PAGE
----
Answers to frequently asked questions about Excel date and time calculations. Also see date formula examples on the Date Function Examples page on this site.
For 2 cells with times, just add together like any number (=A1+A2+A3).
To add 8 hours to the time in a cell, use this formula: =B2 + 8/24
NOTE: Use custom number format [h]:mm in the result cell to prevent rollover at 24 hours (see the screen shot in question "How do I sum the time data..." below.)
For 2 cells with times, just subtract, like =B1-A1.
To subtract 3 hours from the time in a cell, use this formula: =B2 - 3/24
NOTE: Use Calendar format 1904 if you need to display negative results; Tools/Options/Calculation and check the 1904 Date System checkbox. Note that 1904 calendar will offset all dates by 4 years 1 day, so be careful.
Use the custom number format [h]:mm to prevent rollover at 24 hours
Since Excel stores times as fractions of days, in order to convert integers into times you need to divide the sum by (24*60*60) or 86,400
1 is a day; 24 hours. So one hour is 1/24. =A1*B1*24 will bring the desired result. Format result cell as currency or number (it tends to pick the date format by default).
If the start time is greater than the end time, we'll assume that
the shift ended the next day. In that case, we'll add 1 to the end time,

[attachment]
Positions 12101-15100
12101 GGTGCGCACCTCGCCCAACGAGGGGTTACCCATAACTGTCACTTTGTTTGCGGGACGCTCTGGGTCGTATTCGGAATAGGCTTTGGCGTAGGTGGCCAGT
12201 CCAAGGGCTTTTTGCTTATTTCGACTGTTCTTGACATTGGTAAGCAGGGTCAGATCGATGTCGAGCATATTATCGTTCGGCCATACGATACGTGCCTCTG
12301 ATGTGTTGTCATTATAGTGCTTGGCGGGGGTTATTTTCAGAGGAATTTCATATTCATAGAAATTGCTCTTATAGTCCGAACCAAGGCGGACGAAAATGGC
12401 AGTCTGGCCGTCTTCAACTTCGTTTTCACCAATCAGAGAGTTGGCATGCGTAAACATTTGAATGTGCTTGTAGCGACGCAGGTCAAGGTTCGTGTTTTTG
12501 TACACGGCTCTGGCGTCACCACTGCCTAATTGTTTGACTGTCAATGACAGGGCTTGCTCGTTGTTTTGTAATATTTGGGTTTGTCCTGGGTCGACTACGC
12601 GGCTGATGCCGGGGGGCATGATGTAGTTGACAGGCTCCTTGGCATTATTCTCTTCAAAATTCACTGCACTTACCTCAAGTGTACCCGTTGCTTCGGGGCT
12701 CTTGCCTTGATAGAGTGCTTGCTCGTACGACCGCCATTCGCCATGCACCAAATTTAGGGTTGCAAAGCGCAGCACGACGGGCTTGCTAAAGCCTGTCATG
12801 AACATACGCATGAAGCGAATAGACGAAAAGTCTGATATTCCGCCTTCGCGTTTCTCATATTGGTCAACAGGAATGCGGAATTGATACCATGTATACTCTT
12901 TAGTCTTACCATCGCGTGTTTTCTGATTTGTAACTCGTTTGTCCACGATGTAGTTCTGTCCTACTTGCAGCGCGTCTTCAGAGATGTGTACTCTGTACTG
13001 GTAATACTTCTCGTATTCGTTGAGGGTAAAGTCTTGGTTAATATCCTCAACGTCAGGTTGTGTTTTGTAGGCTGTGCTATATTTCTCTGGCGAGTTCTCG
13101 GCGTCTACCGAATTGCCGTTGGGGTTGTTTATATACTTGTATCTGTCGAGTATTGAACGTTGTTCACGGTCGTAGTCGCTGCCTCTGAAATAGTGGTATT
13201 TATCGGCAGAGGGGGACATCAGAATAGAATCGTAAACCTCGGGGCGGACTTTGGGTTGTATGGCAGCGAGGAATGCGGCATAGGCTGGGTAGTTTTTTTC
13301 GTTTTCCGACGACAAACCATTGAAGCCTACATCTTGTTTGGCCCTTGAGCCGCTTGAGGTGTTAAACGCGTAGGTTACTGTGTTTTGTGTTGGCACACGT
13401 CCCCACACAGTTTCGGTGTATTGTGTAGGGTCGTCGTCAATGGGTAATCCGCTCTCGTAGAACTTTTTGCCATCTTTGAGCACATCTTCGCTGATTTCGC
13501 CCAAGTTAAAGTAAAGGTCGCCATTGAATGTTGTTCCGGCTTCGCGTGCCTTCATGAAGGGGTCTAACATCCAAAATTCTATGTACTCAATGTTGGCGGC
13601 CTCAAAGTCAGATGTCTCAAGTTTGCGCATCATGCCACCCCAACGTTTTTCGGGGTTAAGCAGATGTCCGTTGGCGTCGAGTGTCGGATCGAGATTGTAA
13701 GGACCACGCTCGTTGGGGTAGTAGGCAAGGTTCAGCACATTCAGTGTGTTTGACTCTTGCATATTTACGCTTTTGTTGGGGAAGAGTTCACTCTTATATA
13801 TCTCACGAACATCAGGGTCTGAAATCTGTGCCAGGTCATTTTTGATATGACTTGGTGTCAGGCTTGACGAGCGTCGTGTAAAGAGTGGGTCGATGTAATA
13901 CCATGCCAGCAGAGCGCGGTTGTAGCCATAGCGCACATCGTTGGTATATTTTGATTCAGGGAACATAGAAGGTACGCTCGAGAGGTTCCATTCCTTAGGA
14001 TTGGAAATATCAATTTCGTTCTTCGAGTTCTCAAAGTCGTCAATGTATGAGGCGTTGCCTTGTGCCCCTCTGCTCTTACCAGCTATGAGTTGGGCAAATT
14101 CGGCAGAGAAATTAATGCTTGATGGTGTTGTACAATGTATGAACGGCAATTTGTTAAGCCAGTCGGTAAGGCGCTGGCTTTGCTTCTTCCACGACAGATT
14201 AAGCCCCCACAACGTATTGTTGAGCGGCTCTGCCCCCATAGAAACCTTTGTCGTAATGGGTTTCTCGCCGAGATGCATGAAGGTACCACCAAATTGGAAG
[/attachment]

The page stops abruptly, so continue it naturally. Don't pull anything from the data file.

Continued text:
which is the equivalent of adding a full day to the end time. That makes
the end time greater than the start time, and the calculation will work
For example, with start time in cell B2 and end time in cell C2, use this formula:
To enter the current date, press Ctrl + ;
(hold the Ctrl key while typing a semicolon.)
To enter the current time, press Ctrl + : (hold the Ctrl key while typing a colon.)
One workbook is using 1904 calendar, the other one 1900 (in the first example, years are not displayed, but definitely present). Go File>Options, Advanced. In the When calculating this workbook section, select the same setting in both workbooks, for the Use 1904 date system option.
Type the date in cell A1, then use one of the following formulas in cell A2, or in any other empty cell:
OR, use the EDATE function:
Type the date in cell B2, then use one of the following formulas in cell B4, or in any other empty cell:
1) Use the DATE function, with YEAR and MONTH. The last day of the month equals the zero'th of next month for some strange reason, so use this formula
2) OR, use the EOMONTH function, with zero as the number of months:
Yes it does and it's not. The following Microsoft article explains the reason:
Excel incorrectly assumes that the year 1900 is a leap year
Chip Pearson's web page on dates and times will give you an understanding of how this works in Excel , and it has lots of useful date and time samples.
Also see the Date Function Examples page on this site.
Credits: Original FAQs compiled by Harald Staff, Excel MVP 2000-2005. Additions by Debra Dalgleish.
Last updated: February 1, 2023 2:09 PM